Last month, the news has been dominated by theSony PlayStation 5 game console and the recently launched Google Stages cloud gaming service. But there are more manufacturers that focus on the gaming market.We are not talking about Microsoft and its Xbox Two under development , but about Intel. The American brand has of course been manufacturing gaming desktops and gaming laptops for years, and the company also sees serious opportunities in the emerging phenomenon of game streaming services. Especially with the arrival of 5G , streaming games will quickly increase in popularity.
Although you no longer need a game console for cloud gaming, a controller is often useful, especially if you want to stream to a TV.Intel has already released a game controller in 2010. The Intel Wireless GamePad had a special U-shape (looked like a neck pillow) and served as a game controller for the PC. It was not a big success, but it seems that Intel sees new opportunities.
On May 26, 2018, Intel Corporation filed a design patent with the USPTO (United States Patent and Trademark Office) for a “Game controller having a game controller touchpad.” The documentation was published on November 19, 2019.Remarkably, the patent was already filed in China in early 2018, and we will return to this later in this publication.
There are 10 images included, showing an Intel game controller that resembles a Sony DualShock controller in terms of button layout . The controller is equipped with a touchpad with two analog sticks directly below it. A D-Pad is placed on the left-hand side and four control buttons are positioned on the right-hand side. There are also two shoulder buttons available for both hands.
Two smaller oval buttons are placed on the left and right of the touchpad, probably the ‘select’ and ‘start’ buttons. A connection for the microUSB cable is available at the top. A round button is also placed between the two analog sticks, where a logo will probably be placed. Below that are three more buttons, possibly for pausing and fast forwarding multimedia.
Intel applied this principle earlier in 2011 when it introduced a Universal Controller in collaboration with the cloud gaming startupOnLive . This controller can be seen in the image below. The startup OnLive, however, did not make it in this heavily competitive market and was largely bought up by Sony in 2015.
Intel cloud gaming
In the meantime, Intel has become involved in the Google Stadium project. This promising cloud gaming service was launched in October 2019 and uses Intel CPUs. But that is not the only cloud gaming project that Intel is involved with. Because last year it was announced that Intel had entered into a partnership with the Chinese tech giant Tencent to set up a game streaming platform.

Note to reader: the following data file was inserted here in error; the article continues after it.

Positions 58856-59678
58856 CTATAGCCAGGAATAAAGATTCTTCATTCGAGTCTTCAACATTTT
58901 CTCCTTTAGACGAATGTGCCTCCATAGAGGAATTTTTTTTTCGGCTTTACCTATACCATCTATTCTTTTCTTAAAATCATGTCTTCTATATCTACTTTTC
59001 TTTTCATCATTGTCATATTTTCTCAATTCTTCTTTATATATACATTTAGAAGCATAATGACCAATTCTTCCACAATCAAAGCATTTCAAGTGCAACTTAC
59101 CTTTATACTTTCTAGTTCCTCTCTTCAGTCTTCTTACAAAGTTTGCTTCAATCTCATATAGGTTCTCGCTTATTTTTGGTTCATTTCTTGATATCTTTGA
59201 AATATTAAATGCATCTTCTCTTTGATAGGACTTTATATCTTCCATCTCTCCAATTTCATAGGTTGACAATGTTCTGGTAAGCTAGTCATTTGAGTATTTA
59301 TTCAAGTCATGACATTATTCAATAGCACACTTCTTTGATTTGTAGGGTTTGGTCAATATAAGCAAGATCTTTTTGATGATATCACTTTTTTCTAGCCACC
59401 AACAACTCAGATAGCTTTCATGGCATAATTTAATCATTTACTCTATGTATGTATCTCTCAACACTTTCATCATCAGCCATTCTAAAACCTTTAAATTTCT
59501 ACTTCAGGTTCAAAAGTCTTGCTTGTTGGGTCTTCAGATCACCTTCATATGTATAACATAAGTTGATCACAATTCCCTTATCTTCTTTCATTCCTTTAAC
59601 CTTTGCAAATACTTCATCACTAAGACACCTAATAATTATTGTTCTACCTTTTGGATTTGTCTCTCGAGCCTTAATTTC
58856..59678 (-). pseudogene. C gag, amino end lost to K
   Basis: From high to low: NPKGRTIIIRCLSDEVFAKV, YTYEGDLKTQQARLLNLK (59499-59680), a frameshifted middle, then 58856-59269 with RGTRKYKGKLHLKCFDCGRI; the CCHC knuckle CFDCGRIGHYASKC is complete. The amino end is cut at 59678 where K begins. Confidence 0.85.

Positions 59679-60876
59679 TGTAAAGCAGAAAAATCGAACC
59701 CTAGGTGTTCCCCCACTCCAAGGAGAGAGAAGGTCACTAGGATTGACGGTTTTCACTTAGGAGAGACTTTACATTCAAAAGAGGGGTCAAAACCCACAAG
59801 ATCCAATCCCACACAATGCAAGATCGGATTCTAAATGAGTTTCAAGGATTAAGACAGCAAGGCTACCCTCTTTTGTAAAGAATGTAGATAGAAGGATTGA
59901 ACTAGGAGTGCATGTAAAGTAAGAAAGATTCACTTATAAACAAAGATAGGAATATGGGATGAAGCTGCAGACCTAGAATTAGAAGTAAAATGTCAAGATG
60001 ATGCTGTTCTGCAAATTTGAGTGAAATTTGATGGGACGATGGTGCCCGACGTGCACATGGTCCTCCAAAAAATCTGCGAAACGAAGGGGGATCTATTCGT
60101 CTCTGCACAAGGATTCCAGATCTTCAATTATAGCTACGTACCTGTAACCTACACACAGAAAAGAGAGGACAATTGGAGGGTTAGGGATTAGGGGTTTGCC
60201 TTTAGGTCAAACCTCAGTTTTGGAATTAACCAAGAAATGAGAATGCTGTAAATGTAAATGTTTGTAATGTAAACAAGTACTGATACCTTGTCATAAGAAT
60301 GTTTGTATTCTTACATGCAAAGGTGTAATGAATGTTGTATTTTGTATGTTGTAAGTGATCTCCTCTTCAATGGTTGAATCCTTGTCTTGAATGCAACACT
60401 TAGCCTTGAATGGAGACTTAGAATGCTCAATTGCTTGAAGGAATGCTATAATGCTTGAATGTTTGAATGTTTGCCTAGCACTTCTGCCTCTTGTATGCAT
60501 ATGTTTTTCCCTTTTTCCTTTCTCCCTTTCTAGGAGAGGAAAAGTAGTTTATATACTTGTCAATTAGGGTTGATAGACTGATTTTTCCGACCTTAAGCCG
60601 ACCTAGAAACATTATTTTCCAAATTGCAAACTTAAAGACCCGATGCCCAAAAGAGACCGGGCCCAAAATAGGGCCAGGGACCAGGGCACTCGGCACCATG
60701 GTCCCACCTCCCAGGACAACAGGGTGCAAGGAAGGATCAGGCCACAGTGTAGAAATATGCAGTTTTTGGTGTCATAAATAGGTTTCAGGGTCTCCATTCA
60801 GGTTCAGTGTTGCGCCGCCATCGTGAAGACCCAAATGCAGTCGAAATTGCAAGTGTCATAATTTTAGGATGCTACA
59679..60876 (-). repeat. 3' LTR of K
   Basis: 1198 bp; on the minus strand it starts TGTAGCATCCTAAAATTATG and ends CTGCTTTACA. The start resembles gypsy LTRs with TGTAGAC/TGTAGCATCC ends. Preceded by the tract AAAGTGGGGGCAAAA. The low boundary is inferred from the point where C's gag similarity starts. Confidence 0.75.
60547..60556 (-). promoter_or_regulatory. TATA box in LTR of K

The cloud gaming service from Tencent is called ‘Start’ and is built on an Intel Xeon processor and an Intel Iris Pro graphic card. This service is now being tested by a selected group of users. It is quite possible that the patented Intel universal controller for this cloud service has been developed. All the more because the patent was initially filed in China.
Intel gaming has since taken on serious forms. Earlier this month the eSports Awards 2019 were presented, where Intel was awarded an award for ‘eSports hardware provider of the year’.
Many believe that we will no longer be able to buy game consoles in the future. Gaming then runs via the cloud as standard. You then have access to your games anytime, anywhere and from almost any device. So you can always start playing immediately.
Microsoft and Sony announced in May this year to collaborate to set up a game streaming service together. Microsoft already has experience with cloud applications. Sony is also not entirely new in this area, finally the company has been offering the Playstation Now streaming service for several years.
Amazon is also expected to introduce a cloud gaming service next year. What the plans of Nintendo are is still unknown. Chances are that the company will also work with Microsoft or Google to set up such a service.
Intel naturally has enough in-house knowledge to deliver the necessary hardware components that are needed to build a cloud service. Moreover, the manufacturer is more often at the forefront when it comes to innovation and tapping into new markets.